Developing Trajectories of Social Recovery After Burn Injury: Preliminary Results From the LIBRE Journey Study
What is the study about?
The LIBRE Profile assesses social participation after burn injury using six domains, including 1) relationships with family and friends; 2) social activities; 3) social interactions; 4) sexual relationships; 5) romantic relationships; and 6) work and employment. This study aims to develop recovery trajectories, or paths, for each of the six domains to help benchmark progress and identify appropriate treatment.
What did the study find?
Preliminary results of the study show that recovery trajectories can be generated for each of the six domains. Four of the domains demonstrated strong evidence of improvement overtime after injury: 1) work and employment, 2) sexual relationships, 3) social interactions, and 4) social activities. Preliminary results also demonstrate evidence of improvement in these four domains for many decades after injury.
Who participated in the study?
Study participants were 343 burn survivors 18 years of age or older, English-speaking, permanent residents of the United States and Canada, and with burn size over 5% total body surface area or burns to a critical area.
How was the study conducted?
Study participants completed the LIBRE profile five times. Once at enrollment, and 6, 12, 18, and 24 months after enrollment. Statistical analyses were then used to develop score trajectories for each of the six domains.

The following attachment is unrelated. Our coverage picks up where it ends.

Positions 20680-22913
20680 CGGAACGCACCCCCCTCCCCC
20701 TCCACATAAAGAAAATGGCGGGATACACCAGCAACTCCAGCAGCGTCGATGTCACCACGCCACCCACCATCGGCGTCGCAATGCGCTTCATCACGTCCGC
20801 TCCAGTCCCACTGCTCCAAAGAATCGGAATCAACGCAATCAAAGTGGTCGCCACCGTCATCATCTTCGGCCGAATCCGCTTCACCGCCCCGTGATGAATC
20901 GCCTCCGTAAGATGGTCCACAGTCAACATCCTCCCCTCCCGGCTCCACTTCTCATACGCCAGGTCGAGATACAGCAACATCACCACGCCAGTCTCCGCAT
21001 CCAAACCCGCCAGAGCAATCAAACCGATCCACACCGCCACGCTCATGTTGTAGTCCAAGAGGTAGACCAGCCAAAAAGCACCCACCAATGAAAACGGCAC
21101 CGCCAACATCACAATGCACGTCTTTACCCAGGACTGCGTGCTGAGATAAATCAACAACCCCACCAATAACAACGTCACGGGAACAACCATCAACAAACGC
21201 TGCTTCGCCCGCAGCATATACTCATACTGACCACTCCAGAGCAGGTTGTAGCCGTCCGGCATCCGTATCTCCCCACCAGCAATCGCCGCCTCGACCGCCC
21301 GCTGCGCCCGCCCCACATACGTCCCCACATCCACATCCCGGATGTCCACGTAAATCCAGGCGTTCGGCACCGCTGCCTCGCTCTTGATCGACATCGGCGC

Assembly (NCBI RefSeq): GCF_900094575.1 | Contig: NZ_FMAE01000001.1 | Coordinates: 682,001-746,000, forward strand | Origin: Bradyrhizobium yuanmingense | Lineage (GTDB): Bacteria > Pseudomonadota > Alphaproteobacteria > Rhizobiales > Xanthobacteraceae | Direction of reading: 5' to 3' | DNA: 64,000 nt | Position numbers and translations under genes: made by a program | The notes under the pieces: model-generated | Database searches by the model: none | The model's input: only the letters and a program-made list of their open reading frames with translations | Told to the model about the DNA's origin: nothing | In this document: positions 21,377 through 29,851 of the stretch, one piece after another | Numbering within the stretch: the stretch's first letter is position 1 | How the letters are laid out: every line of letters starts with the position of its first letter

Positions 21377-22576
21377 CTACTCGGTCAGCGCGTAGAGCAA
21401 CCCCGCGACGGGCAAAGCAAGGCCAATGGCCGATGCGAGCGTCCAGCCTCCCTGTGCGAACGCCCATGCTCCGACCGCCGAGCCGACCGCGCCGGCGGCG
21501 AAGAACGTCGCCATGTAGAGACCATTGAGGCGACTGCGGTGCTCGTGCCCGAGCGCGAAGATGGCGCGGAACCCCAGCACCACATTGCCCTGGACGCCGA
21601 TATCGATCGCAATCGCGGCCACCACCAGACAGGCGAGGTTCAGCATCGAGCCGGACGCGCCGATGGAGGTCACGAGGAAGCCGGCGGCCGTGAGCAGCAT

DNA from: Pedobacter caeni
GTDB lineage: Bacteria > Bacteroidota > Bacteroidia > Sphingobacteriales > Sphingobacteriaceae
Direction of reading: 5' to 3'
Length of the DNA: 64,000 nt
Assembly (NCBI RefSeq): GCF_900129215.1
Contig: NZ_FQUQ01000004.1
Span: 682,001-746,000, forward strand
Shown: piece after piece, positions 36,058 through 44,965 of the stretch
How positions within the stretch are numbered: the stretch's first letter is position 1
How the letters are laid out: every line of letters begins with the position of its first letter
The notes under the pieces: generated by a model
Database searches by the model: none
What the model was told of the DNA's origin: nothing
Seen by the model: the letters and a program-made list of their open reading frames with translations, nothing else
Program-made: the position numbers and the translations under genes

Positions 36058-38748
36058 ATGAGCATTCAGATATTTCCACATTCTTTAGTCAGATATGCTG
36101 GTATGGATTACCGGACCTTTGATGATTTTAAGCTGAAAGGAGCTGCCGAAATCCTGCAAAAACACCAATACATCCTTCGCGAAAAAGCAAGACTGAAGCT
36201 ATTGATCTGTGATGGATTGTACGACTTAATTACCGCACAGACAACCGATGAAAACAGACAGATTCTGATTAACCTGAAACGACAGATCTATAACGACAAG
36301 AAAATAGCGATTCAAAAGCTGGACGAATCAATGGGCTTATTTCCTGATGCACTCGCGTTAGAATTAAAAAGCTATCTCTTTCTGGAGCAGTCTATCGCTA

How can people use the results?
Individuals with burn injuries and their families can use the preliminary results of this study to better understand expected trajectories of recovery regarding social participation outcomes. Clinicians can use the results of this study to inform patient progress in social participation and develop treatments.
Kelter, B. M., Shepler, L. J., Ni, P., Slavin, M. D., Acton, A., Kazis, L. E., Ryan, C. M., & Schneider, J. C. (2021). Developing trajectories of social recovery after burn injury: Preliminary results from the Libre Journey Study. Burns. [https://doi.org/10.1016/j.burns.2021.11.025]
The contents of this quick review were developed under a grant from the National Institute on Disability, Independent Living, and Rehabilitation Research (NIDILRR grant numbers 90DPKT0009 and 90DPBU0001). NIDILRR is a Center within the Administration for Community Living (ACL), Department of Health and Human Services (HHS). The contents of this quick review do not necessarily represent the policy of NIDILRR, ACL, HHS, and you should not assume endorsement by the Federal Government.
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